The opinion of the court was delivered by: KENNEDY
On March 30, 1949, an information was filed against the defendant Cordova, along with one Santano, the charge consisting of four counts: 1) that on August 1, 1948 Cordova assaulted on Machada, pilot of an airplane owned by Flying Tigers, Inc., an American corporation, while the plane was flying over the high seas from San Juan, Puerto Rico, to New York; 2) that at the same time and place Cordova assaulted one Santiago, stewardess of the air carrier; 3) that at the same time and place Cordova assaulted the codefendant Santano; and 4) that at the same time and place Santano assaulted Cordova.
The statutory bases for jurisdiction alleged in the information are respectively (a) the act forbidding striking, wounding and beating and simple assault within the admiralty and maritime jurisdiction of the United States, 18 U.S.C.A. § 455, now 18 U.S.C.A. § 113(d) and (e), (b) the act defining the admiralty and maritime jurisdiction, 18 U.S.C.A. § 451, now 18 U.S.C.A. § 7, and (c) the venue statute for the prosecution of crimes within the admiralty and maritime jurisdiction, 18 U.S.C.A. § 102, now 18 U.S.C.A. § 3238. The pertinent portions of these statutes, as they existed on August 2, 1948, the date of the alleged offenses, are given in the margin:
As will appear shortly, after the facts have been outlined, the revision of the criminal code has no bearing on the case: the relevant statutes are substantially the same now as they were at the time of the offenses set forth in the information.
When the trial commenced, the government moved to dismiss the fourth count of the information (which charges the codefendant Santano with assault upon the defendant Cordova), a jury was waived, and the cause was tried to the court. Motions appropriate to challenge the jurisdiction of the court over the offenses charged were made at every stage of the case. These included a motion addressed to the information, a motion for the direction of an acquittal at the end of the government's case, and the same motion at the end of the whole case, coupled with a motion in arrest of judgment.
The facts are simple and clear. At 6:42 P.M., New York time, the carrier plane DC-4 No. NC-90911 took off from San Juan Airfield in Puerto Rico, bound for New York. The plane is the property of Flying Tigers, Inc., an American corporation, and at the time of the flight was under charter to Air America, Inc., another American corporation, organized under the laws of California. On board when the flight began were 60 passengers and 6 crew members. Of the passengers 43 were adults, 11 were children under 2 years of age, and 6 were children over that age.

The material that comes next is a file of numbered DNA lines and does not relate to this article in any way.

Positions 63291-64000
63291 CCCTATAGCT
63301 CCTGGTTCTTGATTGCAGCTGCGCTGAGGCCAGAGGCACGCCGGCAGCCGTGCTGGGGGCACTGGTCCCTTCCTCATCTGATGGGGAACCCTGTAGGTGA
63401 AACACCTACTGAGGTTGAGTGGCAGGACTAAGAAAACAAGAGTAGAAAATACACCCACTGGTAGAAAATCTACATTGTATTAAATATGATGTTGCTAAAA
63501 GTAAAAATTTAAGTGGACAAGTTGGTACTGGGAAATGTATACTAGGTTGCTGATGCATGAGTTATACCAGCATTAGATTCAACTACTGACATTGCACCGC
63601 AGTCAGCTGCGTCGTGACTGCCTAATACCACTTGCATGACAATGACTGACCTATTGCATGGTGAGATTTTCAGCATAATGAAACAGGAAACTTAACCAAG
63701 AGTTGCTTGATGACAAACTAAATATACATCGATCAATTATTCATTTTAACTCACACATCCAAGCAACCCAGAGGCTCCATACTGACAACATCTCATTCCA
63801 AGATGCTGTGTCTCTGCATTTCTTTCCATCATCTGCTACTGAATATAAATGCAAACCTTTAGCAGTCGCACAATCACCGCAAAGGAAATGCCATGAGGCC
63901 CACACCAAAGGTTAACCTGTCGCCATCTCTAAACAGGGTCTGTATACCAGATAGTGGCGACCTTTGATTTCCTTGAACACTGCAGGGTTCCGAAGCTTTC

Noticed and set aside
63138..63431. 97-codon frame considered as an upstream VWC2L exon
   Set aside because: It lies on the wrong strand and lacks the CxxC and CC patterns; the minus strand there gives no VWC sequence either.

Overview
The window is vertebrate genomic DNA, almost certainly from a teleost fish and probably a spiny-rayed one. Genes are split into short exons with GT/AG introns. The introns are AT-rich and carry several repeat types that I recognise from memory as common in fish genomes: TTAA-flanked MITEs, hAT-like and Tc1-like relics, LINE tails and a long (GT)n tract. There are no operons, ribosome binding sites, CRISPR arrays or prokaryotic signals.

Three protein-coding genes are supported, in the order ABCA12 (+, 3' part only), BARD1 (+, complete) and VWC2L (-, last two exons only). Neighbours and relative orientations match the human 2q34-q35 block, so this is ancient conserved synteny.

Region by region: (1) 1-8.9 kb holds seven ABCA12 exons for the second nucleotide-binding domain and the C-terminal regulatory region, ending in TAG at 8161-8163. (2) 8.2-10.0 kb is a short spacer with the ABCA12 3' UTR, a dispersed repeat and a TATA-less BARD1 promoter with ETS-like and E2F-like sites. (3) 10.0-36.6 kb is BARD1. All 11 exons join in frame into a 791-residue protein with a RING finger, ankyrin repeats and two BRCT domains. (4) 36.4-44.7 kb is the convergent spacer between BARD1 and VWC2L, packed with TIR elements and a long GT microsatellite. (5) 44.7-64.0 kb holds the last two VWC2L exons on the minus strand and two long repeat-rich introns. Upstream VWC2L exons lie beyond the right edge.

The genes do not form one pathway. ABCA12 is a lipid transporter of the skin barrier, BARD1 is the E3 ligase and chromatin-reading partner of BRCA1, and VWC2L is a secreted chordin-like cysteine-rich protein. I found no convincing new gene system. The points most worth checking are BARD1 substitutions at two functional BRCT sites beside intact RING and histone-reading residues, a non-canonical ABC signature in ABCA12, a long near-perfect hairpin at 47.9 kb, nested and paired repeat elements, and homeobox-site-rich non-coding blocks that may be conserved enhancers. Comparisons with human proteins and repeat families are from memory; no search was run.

At 8:15 P.M. on August 2, 1948 the plane, travelling at an air speed of 180 m.p.h., was over the Atlantic Ocean on a course 324 degrees true bound for Charleston, S.C., having been on her course for 1 1/2 hours. This means that the plane was to the northward of the Bahama Islands at a point approximately 270 miles northwest of San Juan, Puerto Rico. The plane's altitude was 8,500 feet. At that time (8:15 P.M., August 2, 1948) the plane became tail heavy, and her indicated air speed fell from 180 miles per hour to 150 miles per hour. The nose was rising so fast that the automatic pilot could not make corrections which would keep the ship on an even keel, and it became necessary to adjust the instrument. At this juncture the steward notified the pilot Machada that there was a fight going on in the passenger compartment. Machada turned the controls over to his First Officer and went aft. What he found was a brawl in progress between the passengers Cordova and Santano, which the steward and the stewardess (one Santiago) had been attempting to stop in vain. The passengers had crowded aft to watch the fight; it was because of this fact that the plane had become tail heavy.
Machada intervened, with the result that the defendant Cordova bit him on the shoulder, and during this portion of the fracas Cordova struck not only his adversary Santano, but also the stewardess Santiago.
The story of the origin of the fight is an old one. Apparently when these planes leave from San Juan, the relatives and friends of the passengers participate in a bon voyage celebration, the principal attraction being Puerto Rican rum in large quantities. And to fortify themselves for the flight, on this particular occasion many of the passengers, including Cordova and Santano, had boarded the plane with bottles of rum in paper shopping bags, which they took to their seats. Cordova and Santano had been toasting each other effusively for the first part of the flight, but soon a dispute arose over a missing bottle. Cordova seems literally to have gone berserk: while the main object of his viciousness was Santano, anyone else who crossed his path, including the captain of the plane, was in danger. The efforts of Machada (the captain) to subdue Cordova were reasonable. He began by attempting to hold Cordova's arms. At that time the weather being warm, Machada was wearing no flight jacket, and Cordova, attempting to free himself, bit Machada in the shoulder, drawing blood and necessitating first aid treatment. Eventually Cordova was locked up in a compartment.